I love pink peppercorns. They have an amazing flavour – peppery, fruity, complex, and we thought they’d make a great ice cream. Interestingly, pink peppercorns are not actually peppercorns, but rather dried berries from the Baies rose plant. They come from Madagascar, where many great things are grown.

This ice cream is spicy, and frankly it’s a bit confusing on the palate. I think it’s because of the complexity of flavour that reminds one of something and yet is a bit elusive. I’ll give the recipe here, but it’s a bit of a work in progress. We’re thinking of doing another version with strawberry, and I’ll let you know how we get on!

MURPHYS PINK PEPPERCORN ICE CREAM

Ingredients:

• 120g sugar
• 5 egg yolks
• 220 ml cream
• 220 ml milk
• 2 teaspoons ground pink peppercorn

What to do:

1. Beat the sugar and egg yolks and until it thickens and lightens in colour.
2. Bring the milk to a low simmer.
3. Beat the milk into the egg/sugar mixture in a slow stream.
4. Pour the mixture back into the pan and place over low heat.
5. Stir continuously until the custard thickens slightly (around 65-70C) and just coats the back of a spoon. Don’t over-heat, though, because at around 76C you will scramble the eggs!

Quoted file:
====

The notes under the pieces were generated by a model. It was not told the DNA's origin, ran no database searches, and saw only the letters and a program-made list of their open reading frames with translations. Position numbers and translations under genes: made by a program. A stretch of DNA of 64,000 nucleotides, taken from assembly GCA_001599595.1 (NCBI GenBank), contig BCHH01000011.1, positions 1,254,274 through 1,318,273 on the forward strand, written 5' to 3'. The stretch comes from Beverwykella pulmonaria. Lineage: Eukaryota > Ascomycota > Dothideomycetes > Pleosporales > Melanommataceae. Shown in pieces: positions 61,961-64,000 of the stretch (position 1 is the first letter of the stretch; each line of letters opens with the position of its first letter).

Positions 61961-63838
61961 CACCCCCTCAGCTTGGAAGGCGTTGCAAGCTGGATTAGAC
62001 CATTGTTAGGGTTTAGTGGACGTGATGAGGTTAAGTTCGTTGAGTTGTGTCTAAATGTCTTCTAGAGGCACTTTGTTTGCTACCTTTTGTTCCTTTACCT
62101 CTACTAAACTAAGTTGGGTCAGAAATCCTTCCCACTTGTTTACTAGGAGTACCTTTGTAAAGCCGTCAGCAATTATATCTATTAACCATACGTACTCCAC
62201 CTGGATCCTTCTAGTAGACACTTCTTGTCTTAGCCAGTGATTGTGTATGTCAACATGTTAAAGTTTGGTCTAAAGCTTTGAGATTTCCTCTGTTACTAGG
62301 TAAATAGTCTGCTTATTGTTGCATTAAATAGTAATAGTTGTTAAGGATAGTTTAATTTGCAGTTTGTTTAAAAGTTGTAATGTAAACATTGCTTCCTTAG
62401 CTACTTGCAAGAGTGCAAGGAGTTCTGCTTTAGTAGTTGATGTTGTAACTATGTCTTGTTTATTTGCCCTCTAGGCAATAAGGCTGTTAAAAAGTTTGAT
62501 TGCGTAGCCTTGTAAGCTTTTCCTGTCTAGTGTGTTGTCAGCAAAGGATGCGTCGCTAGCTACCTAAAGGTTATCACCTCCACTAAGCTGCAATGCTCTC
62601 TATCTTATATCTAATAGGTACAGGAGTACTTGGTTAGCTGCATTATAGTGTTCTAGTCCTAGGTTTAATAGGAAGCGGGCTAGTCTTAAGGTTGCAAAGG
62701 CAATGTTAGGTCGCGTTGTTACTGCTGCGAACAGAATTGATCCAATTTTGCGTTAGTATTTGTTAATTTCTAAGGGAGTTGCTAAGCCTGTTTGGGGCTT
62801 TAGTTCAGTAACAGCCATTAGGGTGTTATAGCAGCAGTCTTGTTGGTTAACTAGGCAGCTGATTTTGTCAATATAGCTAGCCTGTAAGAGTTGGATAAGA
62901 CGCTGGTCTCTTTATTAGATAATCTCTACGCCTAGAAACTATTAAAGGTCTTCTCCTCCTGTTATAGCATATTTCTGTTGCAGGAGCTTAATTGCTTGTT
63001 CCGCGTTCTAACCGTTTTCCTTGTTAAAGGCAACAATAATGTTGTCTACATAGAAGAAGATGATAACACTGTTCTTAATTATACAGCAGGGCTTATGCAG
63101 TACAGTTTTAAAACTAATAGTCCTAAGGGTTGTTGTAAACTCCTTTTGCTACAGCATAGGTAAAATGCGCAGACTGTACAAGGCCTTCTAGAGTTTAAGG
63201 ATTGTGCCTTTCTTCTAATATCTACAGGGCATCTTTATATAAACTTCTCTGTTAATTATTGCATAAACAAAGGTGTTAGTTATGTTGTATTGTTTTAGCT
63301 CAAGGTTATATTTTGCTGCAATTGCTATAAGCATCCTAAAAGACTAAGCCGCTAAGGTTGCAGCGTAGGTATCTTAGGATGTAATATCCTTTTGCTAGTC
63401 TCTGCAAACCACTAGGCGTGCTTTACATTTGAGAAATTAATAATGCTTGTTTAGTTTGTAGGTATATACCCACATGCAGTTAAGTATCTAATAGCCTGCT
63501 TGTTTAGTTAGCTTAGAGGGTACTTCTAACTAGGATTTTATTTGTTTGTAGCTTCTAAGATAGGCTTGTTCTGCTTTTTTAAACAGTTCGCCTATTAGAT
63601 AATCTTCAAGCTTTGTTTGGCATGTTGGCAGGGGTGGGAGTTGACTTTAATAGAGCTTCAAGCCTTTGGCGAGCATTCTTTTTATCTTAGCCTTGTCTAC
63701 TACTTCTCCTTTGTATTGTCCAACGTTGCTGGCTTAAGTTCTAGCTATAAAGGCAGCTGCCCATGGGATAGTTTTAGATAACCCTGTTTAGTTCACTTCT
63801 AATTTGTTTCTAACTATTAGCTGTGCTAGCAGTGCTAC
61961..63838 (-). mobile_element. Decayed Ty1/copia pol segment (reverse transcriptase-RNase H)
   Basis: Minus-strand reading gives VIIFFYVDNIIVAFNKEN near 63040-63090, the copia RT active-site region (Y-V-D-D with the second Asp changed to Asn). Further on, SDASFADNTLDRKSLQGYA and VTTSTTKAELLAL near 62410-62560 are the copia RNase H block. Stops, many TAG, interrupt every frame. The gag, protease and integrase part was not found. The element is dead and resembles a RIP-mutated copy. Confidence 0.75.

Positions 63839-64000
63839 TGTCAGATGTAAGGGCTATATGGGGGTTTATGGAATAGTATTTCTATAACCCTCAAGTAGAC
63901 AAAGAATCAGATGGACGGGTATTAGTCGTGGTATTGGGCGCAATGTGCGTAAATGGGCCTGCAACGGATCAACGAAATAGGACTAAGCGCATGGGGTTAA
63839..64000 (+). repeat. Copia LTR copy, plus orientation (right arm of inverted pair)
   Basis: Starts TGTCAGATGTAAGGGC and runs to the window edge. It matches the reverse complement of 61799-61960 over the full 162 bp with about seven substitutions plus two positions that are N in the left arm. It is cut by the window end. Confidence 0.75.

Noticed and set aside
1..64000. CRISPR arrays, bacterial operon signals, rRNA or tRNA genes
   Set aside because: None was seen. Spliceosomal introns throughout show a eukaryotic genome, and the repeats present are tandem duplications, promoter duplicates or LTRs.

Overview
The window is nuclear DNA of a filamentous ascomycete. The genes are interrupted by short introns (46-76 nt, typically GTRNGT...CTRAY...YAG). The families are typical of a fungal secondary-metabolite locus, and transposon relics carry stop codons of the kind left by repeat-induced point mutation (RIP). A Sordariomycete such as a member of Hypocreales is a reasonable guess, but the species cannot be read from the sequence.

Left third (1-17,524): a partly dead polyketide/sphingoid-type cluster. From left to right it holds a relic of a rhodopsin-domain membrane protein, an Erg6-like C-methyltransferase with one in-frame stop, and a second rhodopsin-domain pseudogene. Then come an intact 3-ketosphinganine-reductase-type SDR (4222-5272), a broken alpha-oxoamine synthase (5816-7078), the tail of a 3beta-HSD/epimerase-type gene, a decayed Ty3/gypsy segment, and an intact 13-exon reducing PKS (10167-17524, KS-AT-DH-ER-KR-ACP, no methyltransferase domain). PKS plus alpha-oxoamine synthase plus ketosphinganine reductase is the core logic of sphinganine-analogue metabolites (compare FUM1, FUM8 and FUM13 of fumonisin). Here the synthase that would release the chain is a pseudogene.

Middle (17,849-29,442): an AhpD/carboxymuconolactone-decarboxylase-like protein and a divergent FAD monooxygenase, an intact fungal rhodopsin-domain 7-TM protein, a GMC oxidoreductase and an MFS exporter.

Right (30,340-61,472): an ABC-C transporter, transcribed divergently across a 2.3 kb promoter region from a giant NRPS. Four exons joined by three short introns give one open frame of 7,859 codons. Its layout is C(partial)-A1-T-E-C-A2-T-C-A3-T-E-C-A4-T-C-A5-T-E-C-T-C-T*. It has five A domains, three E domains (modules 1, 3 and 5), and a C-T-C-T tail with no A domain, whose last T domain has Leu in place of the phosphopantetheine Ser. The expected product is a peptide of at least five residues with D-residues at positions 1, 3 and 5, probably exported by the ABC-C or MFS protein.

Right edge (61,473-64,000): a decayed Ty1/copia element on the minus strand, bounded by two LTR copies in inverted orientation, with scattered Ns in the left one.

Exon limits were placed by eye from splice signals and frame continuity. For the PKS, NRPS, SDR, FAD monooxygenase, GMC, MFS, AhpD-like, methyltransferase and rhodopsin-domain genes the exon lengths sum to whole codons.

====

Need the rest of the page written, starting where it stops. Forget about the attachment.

6. Immediately remove from the heat.
7. Allow to cool.
8. Stir in the peppercorns.
9. Whip the cream until it has doubled in volume (you should have soft peaks – don’t over-whip).
10. Fold (gently stir) in the custard.
11. Freeze using a domestic ice cream machine.
You can also just cover and place in the freezer, stirring every few hours.

Yield: 8 servings

Notes:

1. It’s hard to say how spicy your peppercorns would be, so you might need to add more or less!

2. To pasteurise the eggs, heat the custard to 73C and maintain that temperature for at least 5 minutes. Use a cooking thermometer, though, and keep stirring! If the custard goes any higher than 76C, the eggs will scramble. Immediately cover and place in the freezer until cool.

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Ice Cream Cookies

This year, for the Dingle Food and Wine Festival, we’re not going gourmet with some of the unusual flavour arrays we’ve done in the past. Instead, we’re going to do something that’s very delicious and simple – ice cream cookies!

We’ll serve them with a glass of Kerry cow milk that we’ll get straight off our farmer and pasteurise. We’ll also do a mini Kerry cow milkshake.

I hope those of you who make it to the festival enjoy it, and I do hope you’ll make it. It’s really one of the best times to be in Dingle, and there’s certainly no shortage of things to do and eat!